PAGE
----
Friday, August 16, 2013
Dolphins 53-man roster projection (1.0)
By James Walker
The Miami Dolphins have completed their 2013 training camp on Thursday and have two preseason games already in the books. It’s the perfect time to provide my first Miami roster projection leading up to the final cuts on Aug. 31.
Keep in mind, there are three preseason games remaining. With that said, here is my early 53-man projection for the Dolphins based on what I've seen thus far:
Analysis: This is a solid quarterback group. Tannehill is young with the potential to be a franchise quarterback. Moore is a rock-steady veteran and one of the top backup quarterbacks in the NFL. Devlin is the third, developmental quarterback that the team can continue to invest time in. He’s had some injuries in camp. But Devlin has been head-and-shoulder better than Miami’s fourth quarterback: Aaron Corp.
The Dolphins are not quite ready to give up on Daniel Thomas.
Analysis: This was one of the toughest groups to figure out and will remain a fluid situation. I’m not big on Thomas, but the team invested a 2011 second-round pick and they like his work ethic in camp. I don’t think the Dolphins are ready to give up on Thomas just yet. Gillislee and Gray have been coming on strong. For now, I think both have performed well enough to be on the 53-man roster.
Analysis: This is somewhat of a risky projection because Clay is not a true fullback. But from what I’ve seen, the Dolphins have shifted towards versatility in camp as opposed to a traditional fullback. Clay is more of an H-back who can act as a fullback or a tight end, depending on the play. Position flexibility is key. Evan Rodriguez also has done well at times with his athleticism. I wouldn’t rule him out if Miami keeps a true fullback. Rodriguez is taking a lot of reps from last year’s fullback -- Jorvorskie Lane – who is definitely on the bubble.
Analysis: There’s a lot of competition for the final three spots. Matthews is getting healthy again and carries some leverage due to his flashes last year. Bumphis has been consistent and knows how to operate in the slot, which is a valuable commodity to Dolphins offensive coordinator Mike Sherman. Marvin McNutt was an early standout in training camp but has tailed off. He’s struggled with consistency and catching the football as of late. Also keep an eye on Brian Tyms and Keenan Davis, who have made plays but appear to be practice-squad candidates.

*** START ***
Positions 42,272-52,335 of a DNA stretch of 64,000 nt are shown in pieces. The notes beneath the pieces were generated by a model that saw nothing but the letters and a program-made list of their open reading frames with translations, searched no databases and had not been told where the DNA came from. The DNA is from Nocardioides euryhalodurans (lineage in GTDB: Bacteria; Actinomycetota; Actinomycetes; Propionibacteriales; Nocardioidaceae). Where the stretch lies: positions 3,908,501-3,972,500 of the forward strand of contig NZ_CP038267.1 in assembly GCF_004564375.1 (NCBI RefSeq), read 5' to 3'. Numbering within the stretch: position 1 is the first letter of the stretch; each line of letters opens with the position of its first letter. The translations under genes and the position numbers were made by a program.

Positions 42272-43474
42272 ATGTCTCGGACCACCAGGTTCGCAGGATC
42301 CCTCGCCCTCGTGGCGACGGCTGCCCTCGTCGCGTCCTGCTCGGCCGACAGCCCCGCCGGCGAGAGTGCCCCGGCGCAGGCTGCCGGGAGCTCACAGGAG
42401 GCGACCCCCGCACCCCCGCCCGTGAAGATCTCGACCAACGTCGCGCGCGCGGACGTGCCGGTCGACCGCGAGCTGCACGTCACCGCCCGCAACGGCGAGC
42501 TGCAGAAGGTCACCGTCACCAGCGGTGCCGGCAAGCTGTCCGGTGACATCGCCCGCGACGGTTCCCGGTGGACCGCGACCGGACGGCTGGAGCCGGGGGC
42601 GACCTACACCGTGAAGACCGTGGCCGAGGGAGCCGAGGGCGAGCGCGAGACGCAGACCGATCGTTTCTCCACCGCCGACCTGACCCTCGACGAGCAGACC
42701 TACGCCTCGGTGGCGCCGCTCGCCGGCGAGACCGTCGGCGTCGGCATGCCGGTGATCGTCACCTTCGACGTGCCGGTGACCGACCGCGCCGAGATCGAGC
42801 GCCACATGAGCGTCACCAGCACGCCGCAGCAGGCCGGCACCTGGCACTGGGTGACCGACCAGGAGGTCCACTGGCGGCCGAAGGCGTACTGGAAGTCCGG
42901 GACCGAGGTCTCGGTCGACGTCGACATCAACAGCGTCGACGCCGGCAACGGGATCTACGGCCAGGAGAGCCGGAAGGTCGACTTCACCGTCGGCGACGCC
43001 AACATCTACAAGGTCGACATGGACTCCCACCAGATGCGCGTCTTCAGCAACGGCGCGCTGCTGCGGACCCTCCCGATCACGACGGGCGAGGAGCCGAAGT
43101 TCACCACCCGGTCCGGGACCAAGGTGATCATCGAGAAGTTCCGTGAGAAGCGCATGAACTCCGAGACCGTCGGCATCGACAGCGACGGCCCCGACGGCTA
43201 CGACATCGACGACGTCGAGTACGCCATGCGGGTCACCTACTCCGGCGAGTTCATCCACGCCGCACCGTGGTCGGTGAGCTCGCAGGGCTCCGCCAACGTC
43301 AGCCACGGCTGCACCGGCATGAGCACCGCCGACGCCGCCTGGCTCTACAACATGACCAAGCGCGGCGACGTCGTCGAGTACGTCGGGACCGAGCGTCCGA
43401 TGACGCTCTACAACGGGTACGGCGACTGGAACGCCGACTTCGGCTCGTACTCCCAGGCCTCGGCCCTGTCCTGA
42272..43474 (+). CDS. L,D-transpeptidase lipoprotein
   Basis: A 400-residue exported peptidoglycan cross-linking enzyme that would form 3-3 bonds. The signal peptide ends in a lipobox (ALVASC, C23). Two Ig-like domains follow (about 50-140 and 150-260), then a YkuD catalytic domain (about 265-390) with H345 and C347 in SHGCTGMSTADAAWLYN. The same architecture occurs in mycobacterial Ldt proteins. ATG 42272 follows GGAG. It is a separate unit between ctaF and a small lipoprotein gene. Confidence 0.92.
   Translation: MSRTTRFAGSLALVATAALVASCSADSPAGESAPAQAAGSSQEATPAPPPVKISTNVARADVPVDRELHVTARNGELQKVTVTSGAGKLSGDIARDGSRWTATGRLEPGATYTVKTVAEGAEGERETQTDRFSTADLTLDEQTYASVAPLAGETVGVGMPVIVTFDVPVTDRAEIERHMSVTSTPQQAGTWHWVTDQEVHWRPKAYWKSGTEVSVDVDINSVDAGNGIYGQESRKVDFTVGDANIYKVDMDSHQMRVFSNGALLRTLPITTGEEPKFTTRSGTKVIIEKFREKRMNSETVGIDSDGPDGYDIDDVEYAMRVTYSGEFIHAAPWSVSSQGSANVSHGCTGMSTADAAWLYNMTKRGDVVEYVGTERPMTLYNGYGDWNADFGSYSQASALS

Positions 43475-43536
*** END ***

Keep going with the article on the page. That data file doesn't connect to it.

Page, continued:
Analysis: Keller and Sims are locks. But the third tight-end spot is wide open. Kyle Miller has flashed in training camp. But a recent injury opens the door for Egnew, a 2012 third-round pick, to make a push. Egnew has a lot of holes, but he’s done decent in preseason games. The coaching staff also has been talking him up a lot, which makes me think they want to keep him around. Dolphins general manager Jeff Ireland doesn’t like to throw away third-round picks. So that could factor in the decision.
Analysis: This is not a deep group, but Miami must keep a lot of players due to potential injuries. I expect the Dolphins to pick up a late addition here from roster cuts with other teams. That means fringe offensive linemen like Louis must show what they can do now if they want to stick on the team. Samuda is valuable due to his toughness and versatility to play center and guard. Garner reportedly has a shoulder injury and his status remains up in the air, but he’s also versatile. Thomas struggled in camp. But he’s a rookie third-round pick and part of the blame should be put on the coaches for playing Thomas at tackle when it's not his best position.
Analysis: This is Miami’s deepest group. There are a lot of starting-caliber players who must take lesser roles in Miami. The Dolphins will be able to substitute in droves this season if everyone stays healthy. How good is this unit? Starks, who has the franchise tag, and Jordan, Miami’s No. 3 overall pick, are projected backups heading into the regular season.
Analysis: Miami's three starters -- Ellerbe, Wheeler and Misi – are solid, but depth is a question at linebacker. I like Trusnik because he’s dependable and is also is good on special teams. Jenkins makes it because he’s a rookie draft pick with potential. Spitler also is solid on special teams and brings experience.
Analysis: Miami’s 27th-ranked pass defense from 2012 should be improved. The Dolphins have more depth this year, particularly at cornerback. Marshall and Patterson are still battling for a starting job, and Davis is making a lot of big plays and trying to earn a role on the defense. Taylor has been injured, but he's a second-round pick with potential and isn’t going anywhere. Carroll has quietly and consistently done his job and brings value on special teams. I project him as one of the final bubble players to make the team.
Analysis: No surprises here. This group is set for the regular season. Earlier this week, the Dolphins cut veteran kicker Dan Carpenter and his $2.68 million salary in favor of Sturgis, a rookie fifth-round pick. Fields and Denny are two of the best at their positions in the AFC.
Last five out: FB Evan Rodriguez, WR Marvin McNutt, OT Will Yeatman, FB Jorvorski Lane, TE Kyle Miller
Last five in: Egnew, Louis, Jenkins, Spitler, Carroll
Overview: Miami has a talented roster this year. Therefore, some of these decisions are difficult, especially picking the bottom seven or eight players. But this is how I view Miami’s roster if the regular season started today. Fortunately for some players, there are still three preseason games and practices to make a push. Look for our next roster projection for the Dolphins later in the preseason.